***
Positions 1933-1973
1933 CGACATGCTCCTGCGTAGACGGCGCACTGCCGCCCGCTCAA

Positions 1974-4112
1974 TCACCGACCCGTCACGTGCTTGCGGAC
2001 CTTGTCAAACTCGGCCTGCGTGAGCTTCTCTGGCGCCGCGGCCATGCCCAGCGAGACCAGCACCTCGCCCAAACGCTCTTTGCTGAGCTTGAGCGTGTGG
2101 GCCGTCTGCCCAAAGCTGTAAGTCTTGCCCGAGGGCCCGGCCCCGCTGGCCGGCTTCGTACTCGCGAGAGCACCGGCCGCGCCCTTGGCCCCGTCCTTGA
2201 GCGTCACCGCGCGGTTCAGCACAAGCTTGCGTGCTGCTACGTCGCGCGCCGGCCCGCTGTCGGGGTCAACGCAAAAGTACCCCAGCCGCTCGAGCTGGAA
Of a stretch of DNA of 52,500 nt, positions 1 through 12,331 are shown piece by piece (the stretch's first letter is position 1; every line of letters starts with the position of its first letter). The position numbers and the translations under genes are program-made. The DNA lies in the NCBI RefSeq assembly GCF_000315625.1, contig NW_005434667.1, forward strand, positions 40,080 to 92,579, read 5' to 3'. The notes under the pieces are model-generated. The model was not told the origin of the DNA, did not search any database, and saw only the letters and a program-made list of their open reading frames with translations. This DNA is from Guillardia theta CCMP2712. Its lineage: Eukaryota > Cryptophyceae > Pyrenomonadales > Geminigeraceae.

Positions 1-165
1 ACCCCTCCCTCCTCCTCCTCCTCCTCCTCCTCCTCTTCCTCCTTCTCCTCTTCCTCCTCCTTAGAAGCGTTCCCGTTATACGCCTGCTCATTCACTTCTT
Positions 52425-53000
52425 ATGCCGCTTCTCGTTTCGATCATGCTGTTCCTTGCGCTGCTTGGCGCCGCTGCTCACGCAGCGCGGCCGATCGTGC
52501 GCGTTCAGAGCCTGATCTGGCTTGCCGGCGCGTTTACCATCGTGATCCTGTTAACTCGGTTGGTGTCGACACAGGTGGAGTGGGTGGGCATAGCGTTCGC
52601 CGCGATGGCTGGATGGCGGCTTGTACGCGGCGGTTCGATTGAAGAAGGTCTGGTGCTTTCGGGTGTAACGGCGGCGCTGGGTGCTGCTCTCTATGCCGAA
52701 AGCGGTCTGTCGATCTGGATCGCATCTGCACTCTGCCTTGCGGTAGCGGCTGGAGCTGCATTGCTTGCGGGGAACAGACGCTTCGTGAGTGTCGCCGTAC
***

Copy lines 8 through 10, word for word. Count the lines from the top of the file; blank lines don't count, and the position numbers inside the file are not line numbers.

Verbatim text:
Of a stretch of DNA of 52,500 nt, positions 1 through 12,331 are shown piece by piece (the stretch's first letter is position 1; every line of letters starts with the position of its first letter). The position numbers and the translations under genes are program-made. The DNA lies in the NCBI RefSeq assembly GCF_000315625.1, contig NW_005434667.1, forward strand, positions 40,080 to 92,579, read 5' to 3'. The notes under the pieces are model-generated. The model was not told the origin of the DNA, did not search any database, and saw only the letters and a program-made list of their open reading frames with translations. This DNA is from Guillardia theta CCMP2712. Its lineage: Eukaryota > Cryptophyceae > Pyrenomonadales > Geminigeraceae.

Positions 1-165
1 ACCCCTCCCTCCTCCTCCTCCTCCTCCTCCTCCTCTTCCTCCTTCTCCTCTTCCTCCTCCTTAGAAGCGTTCCCGTTATACGCCTGCTCATTCACTTCTT